Scleroderma, stroke, optic neuropathy : a rare association.
Posted Sep 11 2009 4:56pm
By Das CP, Prabhakar S, Lal V, Kharbanda PS
A known case of scleroderma presented with right hemiparesis, focal seizures, optic atrophy and gangrene of digits. There was no evidence of peripheral nerve or muscle involvement. MRI showed multifocal infarcts in both cerebral hemispheres. MR angiography revealed poor flow in bilateral carotid arteries with collateralization from posterior circulation. She improved with phenytoin, nifedipine, antibiotics and immunosuppressants. The rarity of central nervous system affliction in scleroderma and large vessel vasculitis is discussed along with review of literature.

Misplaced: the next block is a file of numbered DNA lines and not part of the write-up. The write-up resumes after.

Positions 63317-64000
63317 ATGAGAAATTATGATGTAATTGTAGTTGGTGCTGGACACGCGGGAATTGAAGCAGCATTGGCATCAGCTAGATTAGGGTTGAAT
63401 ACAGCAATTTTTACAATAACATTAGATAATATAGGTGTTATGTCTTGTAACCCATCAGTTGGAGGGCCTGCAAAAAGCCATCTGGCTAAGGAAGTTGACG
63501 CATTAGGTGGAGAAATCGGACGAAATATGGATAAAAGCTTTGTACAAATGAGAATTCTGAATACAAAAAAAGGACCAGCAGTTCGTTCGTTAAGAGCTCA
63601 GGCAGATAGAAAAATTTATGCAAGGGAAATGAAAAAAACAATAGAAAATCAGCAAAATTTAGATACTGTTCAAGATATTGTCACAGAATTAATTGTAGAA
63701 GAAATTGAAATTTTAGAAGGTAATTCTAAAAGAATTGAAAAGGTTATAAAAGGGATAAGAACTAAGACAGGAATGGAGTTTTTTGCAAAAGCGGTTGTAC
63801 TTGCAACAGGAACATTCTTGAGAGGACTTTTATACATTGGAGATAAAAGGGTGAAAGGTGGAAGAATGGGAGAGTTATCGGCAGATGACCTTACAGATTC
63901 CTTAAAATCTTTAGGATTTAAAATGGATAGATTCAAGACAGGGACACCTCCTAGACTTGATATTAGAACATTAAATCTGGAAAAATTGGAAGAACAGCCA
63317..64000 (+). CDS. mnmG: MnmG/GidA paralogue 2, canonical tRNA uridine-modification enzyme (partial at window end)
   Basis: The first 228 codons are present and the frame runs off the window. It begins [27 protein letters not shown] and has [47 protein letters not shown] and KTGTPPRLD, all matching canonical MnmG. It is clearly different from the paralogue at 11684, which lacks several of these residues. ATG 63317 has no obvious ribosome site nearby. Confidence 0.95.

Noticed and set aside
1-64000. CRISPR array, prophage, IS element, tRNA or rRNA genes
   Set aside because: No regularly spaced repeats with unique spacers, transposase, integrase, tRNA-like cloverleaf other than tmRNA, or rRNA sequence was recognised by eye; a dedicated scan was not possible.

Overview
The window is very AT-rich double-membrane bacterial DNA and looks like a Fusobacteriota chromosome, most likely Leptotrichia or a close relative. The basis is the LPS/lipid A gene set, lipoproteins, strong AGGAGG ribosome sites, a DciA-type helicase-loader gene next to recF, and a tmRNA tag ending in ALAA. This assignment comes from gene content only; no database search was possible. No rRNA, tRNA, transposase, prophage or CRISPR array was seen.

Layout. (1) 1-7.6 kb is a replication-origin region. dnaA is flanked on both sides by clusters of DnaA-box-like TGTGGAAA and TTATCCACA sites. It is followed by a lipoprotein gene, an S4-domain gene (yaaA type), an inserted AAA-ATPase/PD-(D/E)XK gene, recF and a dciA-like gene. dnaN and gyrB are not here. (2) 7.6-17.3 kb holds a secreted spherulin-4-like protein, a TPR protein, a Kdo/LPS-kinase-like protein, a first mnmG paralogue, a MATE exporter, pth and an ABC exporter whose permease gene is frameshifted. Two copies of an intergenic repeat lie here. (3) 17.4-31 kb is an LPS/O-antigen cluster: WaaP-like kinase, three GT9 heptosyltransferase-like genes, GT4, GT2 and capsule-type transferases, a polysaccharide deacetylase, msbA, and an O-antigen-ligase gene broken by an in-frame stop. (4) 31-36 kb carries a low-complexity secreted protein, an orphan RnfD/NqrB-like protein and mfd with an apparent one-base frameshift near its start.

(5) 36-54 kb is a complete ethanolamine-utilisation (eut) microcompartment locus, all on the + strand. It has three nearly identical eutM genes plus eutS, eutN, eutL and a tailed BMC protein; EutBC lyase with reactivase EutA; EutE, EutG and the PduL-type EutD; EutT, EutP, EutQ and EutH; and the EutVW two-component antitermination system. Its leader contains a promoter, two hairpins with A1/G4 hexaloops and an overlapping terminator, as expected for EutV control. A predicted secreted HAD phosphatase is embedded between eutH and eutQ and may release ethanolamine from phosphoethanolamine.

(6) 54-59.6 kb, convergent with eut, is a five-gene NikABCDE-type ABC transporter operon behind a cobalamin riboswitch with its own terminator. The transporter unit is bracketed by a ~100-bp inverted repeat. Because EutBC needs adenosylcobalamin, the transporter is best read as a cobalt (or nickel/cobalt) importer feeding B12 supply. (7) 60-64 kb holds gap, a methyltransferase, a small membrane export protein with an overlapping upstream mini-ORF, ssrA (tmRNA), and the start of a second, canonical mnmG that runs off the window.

The term 'scleroderma' refers to a group of disorders that share the common feature of thickening (sclerosis) of the skin. Although the cutaneous manifestations are the most striking, generalized scleroderma is a systemic disorder that can affect virtually any organ system and is more appropriately referred to as 'systemic sclerosis'. The pathology of different organ system involvement was first demonstrated by Goetz. The American college of Rheumatology has laid down the diagnostic criteria for systemic sclerosis. Certain medical diseases, and disorders in response to environmental, mental or extrinsic factors may result in a scleroderma like syndrome and are termed as secondary scleroderma. Rarely systemic sclerosis may not have skin changes ('systemic sclerosis sine scleroderma'), or may coexist with other connective tissue disorders e.g. systemic lupus erythematosis, polymyositis etc. ('overlap syndrome'). Lungs, kidney, gastrointestinal tract, joints and the heart are the common organ involvement in scleroderma besides the skin. Cerebrovascular ischemia is very rarely seen in patients of scleroderma. Scleroderma 'per se' is a rare disease with an incidence of 0.1-14 per 100,000 of general population. It is the rare manifestation of a rare disease that has prompted us to report this case.